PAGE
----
Brett Gardner downplays talk of missing season, seeks second opinion on elbow

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After his latest setback wiped out another planned minor-league rehab assignment Brett Gardner is getting a pair of opinions on his injured elbow from Dr. James Andrews and Dr. Tim Kremchek.

Marc Carig of the Newark Star Ledger reports that the Yankees “refused to fully divulge what doctors have learned” and “declined to share details about the condition of his elbow” until after hearing from both doctors.

In the meantime manager Joe Girardi ruled out a torn ligament and Tommy John surgery, which would have ended Gardner’s season.

For his part Gardner insisted to reporters that he’ll play again this year, saying: “It really doesn’t matter what [Dr. Andrews] said. I think I’m going to play.” Of course, that’s not really how elbow injuries and doctors work, and the fact that missing the remainder of the season is now even in the discussion seems like a pretty discouraging sign.

Gardner has already missed two months with an injury initially described as an elbow strain.

The Angels were the first team to use up all of their mound visits

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Last night’s Angels-Astros game was a long affair with a bunch of homers and the use of 11 pitchers in all. The Angels used six pitchers and all of that business led to plenty of conferences. Six, in fact, which is their allotment under the new rule capping mound visits. As far as I can tell, that makes the Angels the first team to use up all of their mound visits since the advent of the rule.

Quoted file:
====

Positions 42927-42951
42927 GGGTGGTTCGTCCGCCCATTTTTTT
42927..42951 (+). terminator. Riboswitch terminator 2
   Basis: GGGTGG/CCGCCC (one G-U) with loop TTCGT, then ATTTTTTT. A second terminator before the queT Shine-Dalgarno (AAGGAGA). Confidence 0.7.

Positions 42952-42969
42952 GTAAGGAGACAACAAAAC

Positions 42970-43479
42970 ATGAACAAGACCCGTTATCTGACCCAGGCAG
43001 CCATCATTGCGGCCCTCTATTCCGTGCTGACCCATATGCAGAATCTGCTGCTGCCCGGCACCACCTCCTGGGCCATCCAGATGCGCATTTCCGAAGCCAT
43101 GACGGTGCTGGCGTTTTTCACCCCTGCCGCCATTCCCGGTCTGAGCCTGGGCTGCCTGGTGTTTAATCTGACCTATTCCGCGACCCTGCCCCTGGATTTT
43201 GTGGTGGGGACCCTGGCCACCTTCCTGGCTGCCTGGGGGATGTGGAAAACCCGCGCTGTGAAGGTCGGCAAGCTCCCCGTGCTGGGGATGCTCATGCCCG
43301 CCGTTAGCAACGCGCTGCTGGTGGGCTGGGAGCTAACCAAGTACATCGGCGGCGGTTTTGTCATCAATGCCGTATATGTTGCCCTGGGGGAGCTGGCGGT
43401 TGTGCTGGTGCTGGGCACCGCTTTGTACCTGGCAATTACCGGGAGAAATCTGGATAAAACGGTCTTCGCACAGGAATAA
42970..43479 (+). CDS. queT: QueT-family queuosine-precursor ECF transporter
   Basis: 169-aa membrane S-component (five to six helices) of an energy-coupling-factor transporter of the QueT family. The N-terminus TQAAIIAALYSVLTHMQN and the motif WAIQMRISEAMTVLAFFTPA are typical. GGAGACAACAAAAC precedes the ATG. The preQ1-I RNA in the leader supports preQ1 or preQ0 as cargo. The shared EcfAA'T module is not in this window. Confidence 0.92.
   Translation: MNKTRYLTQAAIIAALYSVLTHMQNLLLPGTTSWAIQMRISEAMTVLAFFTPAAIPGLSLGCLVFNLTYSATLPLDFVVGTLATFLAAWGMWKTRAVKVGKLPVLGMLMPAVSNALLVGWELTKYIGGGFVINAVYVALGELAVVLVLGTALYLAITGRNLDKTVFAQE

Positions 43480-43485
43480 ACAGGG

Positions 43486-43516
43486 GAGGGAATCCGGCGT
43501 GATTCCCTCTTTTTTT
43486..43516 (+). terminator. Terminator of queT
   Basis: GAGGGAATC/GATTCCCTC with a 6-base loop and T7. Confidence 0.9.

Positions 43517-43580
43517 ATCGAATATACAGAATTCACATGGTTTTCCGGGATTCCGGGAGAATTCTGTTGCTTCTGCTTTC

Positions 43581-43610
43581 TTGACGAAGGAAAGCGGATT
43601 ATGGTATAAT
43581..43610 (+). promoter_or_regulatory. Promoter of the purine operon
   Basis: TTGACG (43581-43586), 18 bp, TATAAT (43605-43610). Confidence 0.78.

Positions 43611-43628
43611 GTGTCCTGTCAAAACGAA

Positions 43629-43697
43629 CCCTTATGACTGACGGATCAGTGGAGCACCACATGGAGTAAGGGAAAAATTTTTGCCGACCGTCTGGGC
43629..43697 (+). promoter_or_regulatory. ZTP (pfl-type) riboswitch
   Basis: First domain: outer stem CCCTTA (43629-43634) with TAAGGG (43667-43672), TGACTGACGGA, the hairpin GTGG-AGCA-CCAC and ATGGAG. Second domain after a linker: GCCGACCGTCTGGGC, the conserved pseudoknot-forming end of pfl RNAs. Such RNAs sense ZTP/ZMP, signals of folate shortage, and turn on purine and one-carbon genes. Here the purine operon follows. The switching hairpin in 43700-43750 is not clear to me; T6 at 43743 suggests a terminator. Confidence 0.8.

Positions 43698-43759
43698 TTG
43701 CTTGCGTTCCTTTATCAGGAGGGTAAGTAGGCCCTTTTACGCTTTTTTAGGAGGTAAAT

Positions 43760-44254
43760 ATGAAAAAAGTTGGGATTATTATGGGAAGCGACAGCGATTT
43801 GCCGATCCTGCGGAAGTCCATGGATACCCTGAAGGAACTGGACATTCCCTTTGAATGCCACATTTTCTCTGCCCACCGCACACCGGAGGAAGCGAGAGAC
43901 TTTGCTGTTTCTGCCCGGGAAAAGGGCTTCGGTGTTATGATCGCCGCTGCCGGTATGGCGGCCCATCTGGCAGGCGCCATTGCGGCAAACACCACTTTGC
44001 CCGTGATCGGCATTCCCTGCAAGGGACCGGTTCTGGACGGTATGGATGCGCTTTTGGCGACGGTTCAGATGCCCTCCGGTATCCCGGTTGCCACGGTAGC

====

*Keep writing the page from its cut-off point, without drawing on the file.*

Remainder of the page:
Sadly, they did not try to go for a seventh, thereby testing the currently unknown limits of the rule. Umpires have been instructed to not allow additional mound visits, but they cannot issue balls or tackle anyone or anything to enforce it. Presumably, if Maldonado had walked out to talk to Cam Bedrosian about the weather or where he was going to dinner after the game, the home plate umpire would’ve simply done the old Robin Williams English policeman’s bit of yelling “Stop! . . . or I shall yell ‘Stop!’ again!” Maybe a fine would issue later, but we’ll never know.

At least until someone breaks the limit. And we know someone will, right? We should have a betting pool on who does it.